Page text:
“All clear!” said the soldier, staring right at her, calling to the higher-up on the ground.
There’s no one in here, she thought, and like the dumb puppet he was, he repeated her, word for word, actually believing the lies she projected into his mind. His mind was so cluttered and unclean, he seemed to almost enjoy being under her control, seemed to enjoy the feeling of being completely reassured that everything he did was absolutely right.
An interesting effect, Crystal thought. I wonder how many others would actually enjoy having someone in control of their mind. She waved a hand towards the door, and he shuffled off, muttering her thoughts to himself.
It wasn’t like she was hiding, relaxing in the most comfortable part of the ship like a possessive cat. She didn’t need to, when she could just make all those around her see nothing or simply not glance in her direction. She held their minds in the palm of her hand. She owned them.
Of course, she would be missed. Most likely punished, as well. But Crystal had to see her. She had to make sure it was really her. Their minds had brushed briefly when she had given the girl her instructions, not enough to confirm anything, but enough to intrigue Crystal. And then she had picked up the girl’s name from the worker.
She couldn’t believe it. She wouldn’t believe it. So she had gotten in this plane to go see for herself.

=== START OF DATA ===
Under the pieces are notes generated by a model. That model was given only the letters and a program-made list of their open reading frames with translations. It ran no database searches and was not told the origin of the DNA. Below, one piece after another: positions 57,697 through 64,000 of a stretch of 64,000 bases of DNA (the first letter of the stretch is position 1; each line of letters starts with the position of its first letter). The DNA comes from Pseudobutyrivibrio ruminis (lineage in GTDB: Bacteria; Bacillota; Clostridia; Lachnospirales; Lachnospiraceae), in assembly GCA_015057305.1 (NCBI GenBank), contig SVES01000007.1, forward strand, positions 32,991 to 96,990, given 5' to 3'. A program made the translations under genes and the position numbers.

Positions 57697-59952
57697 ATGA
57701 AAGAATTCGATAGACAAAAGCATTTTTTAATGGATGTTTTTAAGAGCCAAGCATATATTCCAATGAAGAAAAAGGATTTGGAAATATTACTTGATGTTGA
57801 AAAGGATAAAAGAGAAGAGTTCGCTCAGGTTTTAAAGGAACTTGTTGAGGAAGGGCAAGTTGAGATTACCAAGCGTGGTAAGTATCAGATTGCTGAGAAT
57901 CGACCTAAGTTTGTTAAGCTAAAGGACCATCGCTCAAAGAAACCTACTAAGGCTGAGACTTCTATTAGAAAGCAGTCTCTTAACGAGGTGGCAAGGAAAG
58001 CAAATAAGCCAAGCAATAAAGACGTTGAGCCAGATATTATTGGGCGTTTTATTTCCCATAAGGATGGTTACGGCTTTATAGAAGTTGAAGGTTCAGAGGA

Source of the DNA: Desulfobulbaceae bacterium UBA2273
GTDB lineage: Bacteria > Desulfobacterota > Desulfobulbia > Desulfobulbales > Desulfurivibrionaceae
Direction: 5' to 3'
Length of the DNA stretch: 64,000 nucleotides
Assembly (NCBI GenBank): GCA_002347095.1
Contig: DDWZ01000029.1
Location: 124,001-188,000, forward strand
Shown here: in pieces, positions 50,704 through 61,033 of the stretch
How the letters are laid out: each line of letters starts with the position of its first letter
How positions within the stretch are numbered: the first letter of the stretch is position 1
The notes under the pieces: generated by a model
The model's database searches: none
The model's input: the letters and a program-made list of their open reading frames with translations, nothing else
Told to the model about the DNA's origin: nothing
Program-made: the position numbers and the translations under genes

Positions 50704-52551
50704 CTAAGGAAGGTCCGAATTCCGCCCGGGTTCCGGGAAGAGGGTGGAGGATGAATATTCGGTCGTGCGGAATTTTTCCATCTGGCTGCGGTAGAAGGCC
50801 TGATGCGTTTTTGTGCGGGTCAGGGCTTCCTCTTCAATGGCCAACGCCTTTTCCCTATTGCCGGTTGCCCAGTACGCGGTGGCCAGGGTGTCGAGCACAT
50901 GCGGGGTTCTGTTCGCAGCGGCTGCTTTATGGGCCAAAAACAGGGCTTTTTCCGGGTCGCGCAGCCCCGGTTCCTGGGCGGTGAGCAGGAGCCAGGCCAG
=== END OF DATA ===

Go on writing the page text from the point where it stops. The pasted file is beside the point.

There had been an initial risk, of course-the risk that some of the soldiers might be shielded. But she had gotten lucky-the only telepathically shielded one was the pilot. And it wasn’t like he was going to come in here. He had a plane to fly.
The cat curled up in the chair and sent one of her servants for a soda. This was why telepaths had ruled the world. No one could resist them.
By the time the plane set down, Crystal was so bored that she had managed to convince the men to juggle cans, even though they couldn’t have done so on their own. She left them to their juggling as the plane taxied to a stop, jumping out the fire escape onto a psychic platform of her own making. She wasn’t very good at telekinetics, though, and while it broke her fall it failed to stop her.
She got up angrily, brushing the dirt from her shining-white jacket. She shouldn’t have had to do this. She should have been flown in on a private jet plane, attended hand and foot by handsome flight attendants instead of in the back of a dingy, converted passenger plane. But there was no chance. She didn’t want anyone to suspect anything out of the ordinary until she had found Jessi. If this was the Jessi.
The prison was still a few miles away, across the secret, forested island. There was no way Crystal was going to walk that far. Not when there was a handy, unshielded driver to persuade.
She ducked as they drove past the gate, just in case the guards were shielded. Past that, there was wide, open ring of empty grass and then the prison itself. Low and grey, it seemed to crouch on the fertile ground like an alien spacecraft, unexpected in the sub-tropical environment. The driver drove into a small, paved square beside the entrance and parked his car, then walked around and opened the door for Crystal. She got out, tilted her head to the side, and asked, “Do you know where Jessi is?”
“What number is she…ma’m?”
She nodded at him, pleased that he was convinced she was that important. “JD52, I believe.”